Dusty environments and horses *H&H VIP*

  • American barn stabling, where indoor boxes are separated by bars rather than solid walls, can improve social bonding and contact between horses. But does this yard design increase or decrease stable dust?

    Scientists at the Royal Agricultural University at Cirencester have just published an important research study.

    They compared airborne respirable dust in American barns with levels in individual stables, using four different management regimes: dry hay and dry straw, haylage and dry straw, dry hay and shavings and, finally, steamed hay and shavings.

    Air samples were taken mid-afternoon, when all the stirring up created by mucking out, feeding and grooming had settled, and from two points: in the middle of each stable and next to the manger or haynet, where the horses were feeding.

    As expected, steamed hay and shavings made the least dust, while dry hay and dry straw generated more than 10 times more dust. But there were further findings.

    Dry hay and shavings were dustier near the horse’s nose while he was feeding in the single stables, but not in the American barns. Haylage and dry straw were the opposite, in both types of stable, with more dust in the middle of the stable and less around the haynet.

    Even though dry hay and straw were the dustiest, keeping horses on this management in American barns generated nearly three times the dust produced by dry hay and straw in single stables. The scientists concluded that steamed hay and shavings are best in all situations, that dry hay is never a good idea and that dry hay and dry straw should be out of the question for American barns.

    Arena testing

    A horse breathing dust when he is resting is one thing, but he will breathe more deeply and with greater effort when he is working. Dusty conditions during strenuous exercise might therefore put him at even greater risk of respiratory problems.

    And how can dust impact on our own respiratory health as riders? The disease known as “farmer’s lung”, first documented and publicised in the mid-1900s in people working with dusty hay and straw, is now recognised as a significant industrial health concern in the agricultural sector.

    Vets in Germany investigated dust levels in indoor riding arenas to consider whether this might be significant to both horses and riders.

    They measured dust concentrations in the air in four representative indoor arenas. To standardise results and allow comparisons, they took air samples in the same way from all the schools: first, they sampled the air after a 10-hour rest period when there had been no use of the school and no harrowing, raking or levelling. They then introduced one horse for a standard schooling session consisting of a 12-minute walk and a five-minute trot, all conducted with the same routine of circles, ending each session with a three-minute gallop around the arena. Air was then sampled immediately after the horse left.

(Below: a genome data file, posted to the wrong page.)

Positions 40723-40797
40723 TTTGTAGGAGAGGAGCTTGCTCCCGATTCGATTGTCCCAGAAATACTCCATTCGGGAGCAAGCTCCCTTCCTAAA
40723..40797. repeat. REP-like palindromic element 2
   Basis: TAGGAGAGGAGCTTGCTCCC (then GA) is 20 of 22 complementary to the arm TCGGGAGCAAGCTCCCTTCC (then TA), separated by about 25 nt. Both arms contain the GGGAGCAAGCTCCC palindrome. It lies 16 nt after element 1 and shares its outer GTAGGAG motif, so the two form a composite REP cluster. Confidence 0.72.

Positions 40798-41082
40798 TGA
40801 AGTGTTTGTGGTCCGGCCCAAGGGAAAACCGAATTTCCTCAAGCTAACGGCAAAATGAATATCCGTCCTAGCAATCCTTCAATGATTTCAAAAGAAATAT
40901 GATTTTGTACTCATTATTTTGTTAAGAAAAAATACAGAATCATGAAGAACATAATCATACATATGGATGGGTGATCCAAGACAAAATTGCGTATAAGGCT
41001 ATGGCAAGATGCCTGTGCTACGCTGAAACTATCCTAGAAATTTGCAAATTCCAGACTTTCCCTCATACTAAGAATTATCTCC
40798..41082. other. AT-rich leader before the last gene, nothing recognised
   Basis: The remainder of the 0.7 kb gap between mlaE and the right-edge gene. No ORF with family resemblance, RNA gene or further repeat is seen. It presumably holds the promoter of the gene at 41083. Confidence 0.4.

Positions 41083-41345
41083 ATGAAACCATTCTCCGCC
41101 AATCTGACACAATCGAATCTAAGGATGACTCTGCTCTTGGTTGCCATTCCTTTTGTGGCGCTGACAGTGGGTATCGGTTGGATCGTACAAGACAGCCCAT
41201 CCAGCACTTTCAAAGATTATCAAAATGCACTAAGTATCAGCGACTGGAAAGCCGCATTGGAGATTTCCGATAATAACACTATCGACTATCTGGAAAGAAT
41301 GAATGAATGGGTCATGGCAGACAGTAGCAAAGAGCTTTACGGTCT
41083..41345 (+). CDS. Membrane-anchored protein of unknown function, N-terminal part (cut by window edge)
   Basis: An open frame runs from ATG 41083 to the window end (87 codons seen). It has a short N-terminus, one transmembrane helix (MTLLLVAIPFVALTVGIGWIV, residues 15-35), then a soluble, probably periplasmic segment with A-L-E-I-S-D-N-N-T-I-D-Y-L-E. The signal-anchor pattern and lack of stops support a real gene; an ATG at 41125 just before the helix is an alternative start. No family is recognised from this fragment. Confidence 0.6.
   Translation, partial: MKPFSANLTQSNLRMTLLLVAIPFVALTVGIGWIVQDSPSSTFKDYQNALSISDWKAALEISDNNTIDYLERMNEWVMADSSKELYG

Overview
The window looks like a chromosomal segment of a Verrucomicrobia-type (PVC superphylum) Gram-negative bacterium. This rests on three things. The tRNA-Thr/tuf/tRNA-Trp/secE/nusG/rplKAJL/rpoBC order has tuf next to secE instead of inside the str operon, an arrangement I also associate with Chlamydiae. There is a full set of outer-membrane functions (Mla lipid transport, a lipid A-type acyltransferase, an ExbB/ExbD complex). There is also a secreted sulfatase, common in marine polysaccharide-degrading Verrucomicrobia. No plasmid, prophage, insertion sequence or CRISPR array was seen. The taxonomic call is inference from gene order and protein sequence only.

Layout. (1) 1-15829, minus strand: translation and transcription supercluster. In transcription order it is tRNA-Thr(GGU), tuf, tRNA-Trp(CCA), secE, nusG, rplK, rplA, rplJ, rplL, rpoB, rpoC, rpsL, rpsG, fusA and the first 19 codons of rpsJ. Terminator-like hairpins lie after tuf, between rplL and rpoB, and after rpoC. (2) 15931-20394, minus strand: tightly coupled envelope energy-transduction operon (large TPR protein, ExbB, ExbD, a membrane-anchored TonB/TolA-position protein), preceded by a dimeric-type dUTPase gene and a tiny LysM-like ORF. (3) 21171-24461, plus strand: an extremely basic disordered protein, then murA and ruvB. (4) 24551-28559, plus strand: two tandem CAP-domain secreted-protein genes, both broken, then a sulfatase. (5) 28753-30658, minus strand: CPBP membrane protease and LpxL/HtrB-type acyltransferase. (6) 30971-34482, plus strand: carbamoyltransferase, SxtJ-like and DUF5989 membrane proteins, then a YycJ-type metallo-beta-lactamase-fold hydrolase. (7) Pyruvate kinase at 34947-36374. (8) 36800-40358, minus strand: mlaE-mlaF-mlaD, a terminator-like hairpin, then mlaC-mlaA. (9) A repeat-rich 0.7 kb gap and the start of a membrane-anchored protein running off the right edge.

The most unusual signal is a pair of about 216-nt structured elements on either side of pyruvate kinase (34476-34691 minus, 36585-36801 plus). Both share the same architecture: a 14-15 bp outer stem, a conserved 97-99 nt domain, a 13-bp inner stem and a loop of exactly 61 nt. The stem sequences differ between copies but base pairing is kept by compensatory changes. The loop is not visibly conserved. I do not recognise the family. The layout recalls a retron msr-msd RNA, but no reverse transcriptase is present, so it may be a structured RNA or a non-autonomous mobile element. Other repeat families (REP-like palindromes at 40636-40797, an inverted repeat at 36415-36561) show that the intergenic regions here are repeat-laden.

Samples were taken at two heights: the height of a horse’s nose and the height of a rider’s face. Three of the schools had a sand surface and the other a sand/woodchip mixture, while one school shared common airspace with indoor stables in the same building. Samples were taken every month for a year.

    Respiratory risks

    In all the indoor schools, dust levels were found to be 10 times higher than the air in towns where air pollution was considered a problem. Not only were there a lot of dust particles in the air, but the size of these particles was small enough to beat the upper airway filtering of both humans and horses, and get right down into the lungs.

    There was far more dust in the air after the schools had been used for exercising just one horse – and the scientists were sure that more horses would have generated more dust. The arena with the air space shared with the stables was the dustiest, while the least dusty surface was the mixture of sand and woodchip.

    There was more dust in the winter months in all of the schools, probably because surface watering was stopped when it was very cold. The surface with woodchip appeared to absorb more water and this probably explained its reduced dust levels. Finally, although the difference was small, samples taken at horse nose height were dustier than those from the rider’s face height.

    The conclusion drawn is that dust in indoor schools is a real risk to both horses and riders. Outdoor schooling is a far better option. Woodchips are better than plain sand, but all indoor surfaces should be watered regularly to reduce dust levels.

    Ref Horse & Hound; 1 June 2017